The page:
Keloid Scars, How They Happen and What You Can Do About Them

Keloid scarring is scarring that occurs after an injury, surgery or other type of trauma to the skin. The scar tends to grow quite large – larger than the original skin injury. Scarring protrudes above the skin’s surface and may become prominent. Because of this, keloid scars are often a significant cosmetic embarrassment, even when they don’t cause any physical discomfort. The impact is greater on keloid scars that form in visible areas like the face or earlobe.

What are Keloids?

When the skin suffers trauma through injury, surgery or body piercing, scarring is the body’s response to help the skin heal. Collagen builds up around the injury to help seal the wound over and protect it from further injury or infection. When collagen buildup becomes excessive, keloid scarring can be the result.

The abnormal scar tissue that makes up keloids may grow slowly over time. In some cases, it might take months or even a year or longer for the keloid to develop to its full size. Signs that you have a keloid scar might include:

  • A scar that is red, pink or flesh-colored
  • Scar has a lumpy or ridged appearance
  • The scar is located over the injury but extends beyond the boundaries of the injury
  • The scar may become tender or itchy, particularly if it rubs against skin or clothing

Keloids occur in around 10-15 percent of all scars that form. The most common locations for keloids include the chest, back, shoulder and neck. However, keloids can appear on nearly any area of the body. They rarely develop on the face, but can occur around the jawline or earlobe.

Causes of Keloid Scars

Keloids can occur after any type of skin injury, but there are some injuries that are more prone to keloid scarring than others. These include scars from:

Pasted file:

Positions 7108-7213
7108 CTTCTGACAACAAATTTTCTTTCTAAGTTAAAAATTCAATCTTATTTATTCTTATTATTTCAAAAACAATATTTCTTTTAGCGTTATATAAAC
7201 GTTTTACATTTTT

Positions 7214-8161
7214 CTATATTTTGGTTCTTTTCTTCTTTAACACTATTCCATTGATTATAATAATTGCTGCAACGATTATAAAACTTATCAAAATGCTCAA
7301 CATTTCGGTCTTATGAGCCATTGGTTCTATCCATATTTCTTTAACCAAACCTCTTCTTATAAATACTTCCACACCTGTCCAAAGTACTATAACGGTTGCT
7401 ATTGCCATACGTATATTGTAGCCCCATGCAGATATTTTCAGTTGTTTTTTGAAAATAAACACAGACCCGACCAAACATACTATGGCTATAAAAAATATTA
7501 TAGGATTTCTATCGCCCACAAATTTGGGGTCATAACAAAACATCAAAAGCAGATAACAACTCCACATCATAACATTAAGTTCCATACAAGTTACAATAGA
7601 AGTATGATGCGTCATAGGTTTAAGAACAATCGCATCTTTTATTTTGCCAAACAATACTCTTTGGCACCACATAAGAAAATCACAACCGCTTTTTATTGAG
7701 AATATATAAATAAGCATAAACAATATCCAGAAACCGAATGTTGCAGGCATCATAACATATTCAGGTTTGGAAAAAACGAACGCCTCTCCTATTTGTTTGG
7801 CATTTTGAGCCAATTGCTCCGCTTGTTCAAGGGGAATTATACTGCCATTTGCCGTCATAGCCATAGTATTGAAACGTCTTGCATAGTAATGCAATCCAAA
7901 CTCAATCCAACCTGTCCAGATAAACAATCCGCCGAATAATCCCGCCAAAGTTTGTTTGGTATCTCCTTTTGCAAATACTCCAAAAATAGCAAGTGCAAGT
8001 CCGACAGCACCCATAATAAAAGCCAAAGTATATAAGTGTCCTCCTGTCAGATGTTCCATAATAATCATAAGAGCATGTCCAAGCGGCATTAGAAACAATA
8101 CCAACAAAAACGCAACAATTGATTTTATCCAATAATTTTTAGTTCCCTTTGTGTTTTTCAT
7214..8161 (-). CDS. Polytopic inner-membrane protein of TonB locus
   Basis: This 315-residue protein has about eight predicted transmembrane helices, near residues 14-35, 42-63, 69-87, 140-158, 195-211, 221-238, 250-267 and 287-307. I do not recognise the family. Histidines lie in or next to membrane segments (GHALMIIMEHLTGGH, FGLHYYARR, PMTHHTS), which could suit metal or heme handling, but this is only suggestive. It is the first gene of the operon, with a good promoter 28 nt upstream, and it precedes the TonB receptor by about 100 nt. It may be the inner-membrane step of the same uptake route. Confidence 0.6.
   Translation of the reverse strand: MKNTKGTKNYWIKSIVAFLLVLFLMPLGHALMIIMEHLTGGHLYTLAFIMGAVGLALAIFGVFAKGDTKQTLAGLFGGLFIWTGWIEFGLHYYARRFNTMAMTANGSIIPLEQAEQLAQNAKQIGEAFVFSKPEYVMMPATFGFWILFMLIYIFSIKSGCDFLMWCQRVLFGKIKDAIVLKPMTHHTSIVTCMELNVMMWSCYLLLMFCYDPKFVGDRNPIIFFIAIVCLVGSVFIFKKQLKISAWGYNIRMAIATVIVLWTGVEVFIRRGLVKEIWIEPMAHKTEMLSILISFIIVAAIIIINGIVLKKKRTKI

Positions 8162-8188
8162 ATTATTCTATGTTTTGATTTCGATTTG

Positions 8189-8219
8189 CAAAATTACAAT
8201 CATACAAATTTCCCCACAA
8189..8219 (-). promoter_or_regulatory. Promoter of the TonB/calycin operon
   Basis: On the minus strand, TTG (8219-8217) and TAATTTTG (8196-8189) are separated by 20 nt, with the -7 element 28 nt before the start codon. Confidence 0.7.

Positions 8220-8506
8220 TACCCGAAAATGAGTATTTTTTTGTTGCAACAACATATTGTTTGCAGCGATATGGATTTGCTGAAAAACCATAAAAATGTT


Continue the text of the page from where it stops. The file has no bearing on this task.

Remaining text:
• Acne
  • Chickenpox
  • Burns
  • Scratches
  • Ear and body piercings
  • Surgical incisions
  • Vaccination sites

While keloid scarring occurs to both men and women at about the same rate, people with darker skin tones tend to be more prone to this condition. There may also be a genetic link, which means if you have a parent with keloid scarring, you may be more apt to develop a keloid as well.

Treatment Options

There are many different ways to treat keloid scars, depending on their size and where they are located. Typically, we begin treatment with the least invasive options and move to other treatments if the initial procedures are not effective. Treatments might include:

  • Corticosteroid injections to reduce inflammation
  • Silicone-based gels and patches that are placed over the scar
  • Topical products that keep the scar soft
  • Cryotherapy (freezing the scars off)
  • Laser procedures to remove scars
  • Surgical excision of the scars

Keloid scars can be tricky to eliminate completely because they don’t always respond well to treatment and even if they are removed, they can return. In the most challenging cases, the physicians at The Institute for Advanced Reconstruction may combine surgical excision with a low dose of radiation therapy to completely eliminate the scar and keep it from returning.

If you are struggling with keloid scarring, the staff at The Institute for Advanced Reconstruction can help. Our physicians are experienced in dealing with this type of scarring and can offer you a variety of treatment options until we find the one that works best for you. To learn more about treating keloid scarring, contact our office today at 866-263-9123.

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